Dr. Bajaj has a long-standing interest in defining the role of cancer-niche interactions on promoting disease progression. As a graduate student at the National Center for Biological Sciences, Bangalore, she identified the adhesive molecule CD66 as a novel marker of metastasis associated cervical cancer stem cells. Since adhesive signaling is known to promote cell-cell as well as cell-matrix interactions, she became interested in determining the functional role of these interactions in sustaining the disease propagating cancer stem cells. As a postdoctoral fellow and an American Society of Hematology Scholar in Prof. Tannishtha Reya’s lab at UCSD, she identified a critical role for CD98 and Tetraspanin3-mediated adhesive interactions of aggressive myeloid leukemia stem cells (LSCs) with their niche on disease progression. These studies provide genetic and mechanistic support for the use of Tspan3 and CD98 inhibitory antibodies in adult and pediatric myeloid leukemias. In an effort to comprehensively define the biological regulators of aggressive leukemias, including those expressed on the cell surface and respond to cues from the niche, she carried out an ambitious genome-wide in vivo CRISPR/Cas9 screen in LSCs. This work not only identified known developmental and oncogenic signals essential for leukemogenesis, but also led to the discovery of several novel genes and programs essential for myeloid leukemia growth, such as the RNA-binding protein Staufen 2. Dr. Bajaj moved to the Wilmot Cancer Center at the University of Rochester Medical Center in November 2019 to start her independent laboratory focusing on defining LSC-microenvironmental interactions critical for leukemic growth and progression.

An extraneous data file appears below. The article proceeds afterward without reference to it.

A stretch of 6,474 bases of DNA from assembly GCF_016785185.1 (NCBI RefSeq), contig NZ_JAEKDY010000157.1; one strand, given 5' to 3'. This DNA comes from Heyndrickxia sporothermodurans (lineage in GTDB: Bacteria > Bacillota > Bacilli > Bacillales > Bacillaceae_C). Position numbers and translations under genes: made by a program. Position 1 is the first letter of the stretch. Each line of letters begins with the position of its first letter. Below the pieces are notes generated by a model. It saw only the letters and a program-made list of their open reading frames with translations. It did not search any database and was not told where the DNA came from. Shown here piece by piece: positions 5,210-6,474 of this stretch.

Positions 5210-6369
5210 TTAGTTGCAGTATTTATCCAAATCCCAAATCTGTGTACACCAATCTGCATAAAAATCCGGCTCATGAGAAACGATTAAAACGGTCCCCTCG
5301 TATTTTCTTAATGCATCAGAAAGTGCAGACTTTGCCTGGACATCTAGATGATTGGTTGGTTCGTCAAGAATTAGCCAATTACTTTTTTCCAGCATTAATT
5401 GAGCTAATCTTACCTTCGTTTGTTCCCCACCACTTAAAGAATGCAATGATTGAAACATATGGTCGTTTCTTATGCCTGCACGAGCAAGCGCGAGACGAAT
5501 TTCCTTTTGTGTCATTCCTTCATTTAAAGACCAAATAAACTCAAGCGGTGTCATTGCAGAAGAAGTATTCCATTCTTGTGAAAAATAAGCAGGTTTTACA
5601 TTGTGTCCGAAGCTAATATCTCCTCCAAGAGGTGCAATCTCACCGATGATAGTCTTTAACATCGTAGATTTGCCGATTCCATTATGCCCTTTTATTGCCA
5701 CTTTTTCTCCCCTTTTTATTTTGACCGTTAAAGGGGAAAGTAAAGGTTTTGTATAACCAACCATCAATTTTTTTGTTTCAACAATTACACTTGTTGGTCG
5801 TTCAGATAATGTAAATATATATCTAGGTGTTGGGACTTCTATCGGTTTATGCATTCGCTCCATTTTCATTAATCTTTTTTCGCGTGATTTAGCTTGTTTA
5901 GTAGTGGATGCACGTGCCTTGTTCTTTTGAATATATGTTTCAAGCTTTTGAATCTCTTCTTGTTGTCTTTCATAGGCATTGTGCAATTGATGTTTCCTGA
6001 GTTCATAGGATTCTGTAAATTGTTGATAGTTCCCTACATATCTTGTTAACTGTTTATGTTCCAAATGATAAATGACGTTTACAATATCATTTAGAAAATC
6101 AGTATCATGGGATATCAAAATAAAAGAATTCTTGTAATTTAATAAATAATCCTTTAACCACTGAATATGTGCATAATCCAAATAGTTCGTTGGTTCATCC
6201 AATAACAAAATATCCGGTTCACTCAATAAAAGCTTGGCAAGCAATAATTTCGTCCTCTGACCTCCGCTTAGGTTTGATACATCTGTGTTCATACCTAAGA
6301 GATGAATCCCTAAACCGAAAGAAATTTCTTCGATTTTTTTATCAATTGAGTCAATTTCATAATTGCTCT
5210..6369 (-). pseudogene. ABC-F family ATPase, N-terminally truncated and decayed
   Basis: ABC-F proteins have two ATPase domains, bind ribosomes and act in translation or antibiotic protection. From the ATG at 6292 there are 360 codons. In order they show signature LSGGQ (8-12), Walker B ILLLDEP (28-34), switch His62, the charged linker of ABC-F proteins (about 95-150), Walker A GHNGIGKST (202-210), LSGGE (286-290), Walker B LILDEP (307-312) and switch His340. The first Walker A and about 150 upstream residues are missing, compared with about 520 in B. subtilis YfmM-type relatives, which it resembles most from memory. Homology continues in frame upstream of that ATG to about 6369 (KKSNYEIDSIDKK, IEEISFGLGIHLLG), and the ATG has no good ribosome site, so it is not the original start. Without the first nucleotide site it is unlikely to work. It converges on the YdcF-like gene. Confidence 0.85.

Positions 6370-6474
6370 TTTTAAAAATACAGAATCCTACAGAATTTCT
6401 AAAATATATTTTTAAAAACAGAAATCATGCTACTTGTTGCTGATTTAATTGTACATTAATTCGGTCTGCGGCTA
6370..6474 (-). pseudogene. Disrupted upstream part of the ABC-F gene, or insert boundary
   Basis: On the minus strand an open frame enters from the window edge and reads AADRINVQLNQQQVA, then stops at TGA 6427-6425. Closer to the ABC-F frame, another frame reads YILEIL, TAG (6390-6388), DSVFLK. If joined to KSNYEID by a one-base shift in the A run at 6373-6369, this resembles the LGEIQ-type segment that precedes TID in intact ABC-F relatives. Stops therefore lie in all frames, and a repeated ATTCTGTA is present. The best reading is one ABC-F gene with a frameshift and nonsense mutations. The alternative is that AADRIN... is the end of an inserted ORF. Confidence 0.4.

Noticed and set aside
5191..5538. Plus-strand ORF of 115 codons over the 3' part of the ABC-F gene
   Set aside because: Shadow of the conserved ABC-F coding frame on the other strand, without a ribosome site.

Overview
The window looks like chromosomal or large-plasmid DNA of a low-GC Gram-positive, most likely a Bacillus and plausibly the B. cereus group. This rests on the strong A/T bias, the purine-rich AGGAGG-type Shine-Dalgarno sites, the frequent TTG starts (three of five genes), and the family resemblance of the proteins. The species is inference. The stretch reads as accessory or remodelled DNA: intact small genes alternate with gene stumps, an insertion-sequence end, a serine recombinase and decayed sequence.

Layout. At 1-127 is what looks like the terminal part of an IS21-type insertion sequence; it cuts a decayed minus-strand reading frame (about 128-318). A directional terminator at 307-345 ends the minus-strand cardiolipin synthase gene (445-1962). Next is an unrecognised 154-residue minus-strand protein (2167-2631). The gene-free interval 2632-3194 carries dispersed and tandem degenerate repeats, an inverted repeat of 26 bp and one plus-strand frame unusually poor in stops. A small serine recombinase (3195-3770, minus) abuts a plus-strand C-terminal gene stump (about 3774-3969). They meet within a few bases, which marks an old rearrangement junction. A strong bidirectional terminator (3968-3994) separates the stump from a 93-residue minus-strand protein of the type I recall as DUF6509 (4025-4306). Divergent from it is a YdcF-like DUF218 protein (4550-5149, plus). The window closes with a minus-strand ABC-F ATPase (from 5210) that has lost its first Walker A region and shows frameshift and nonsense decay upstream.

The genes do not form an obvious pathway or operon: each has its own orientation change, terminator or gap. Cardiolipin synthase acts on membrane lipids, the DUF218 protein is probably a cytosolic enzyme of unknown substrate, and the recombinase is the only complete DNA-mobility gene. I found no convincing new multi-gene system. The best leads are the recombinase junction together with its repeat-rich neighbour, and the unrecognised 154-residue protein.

Awards and Honors
2021: American Society of Hematology Scholar Award (Junior Faculty)
2017: American Society of Hematology Scholar Award (Postdoctoral Fellow)
2014: National Cancer Center Post-Doctoral Fellowship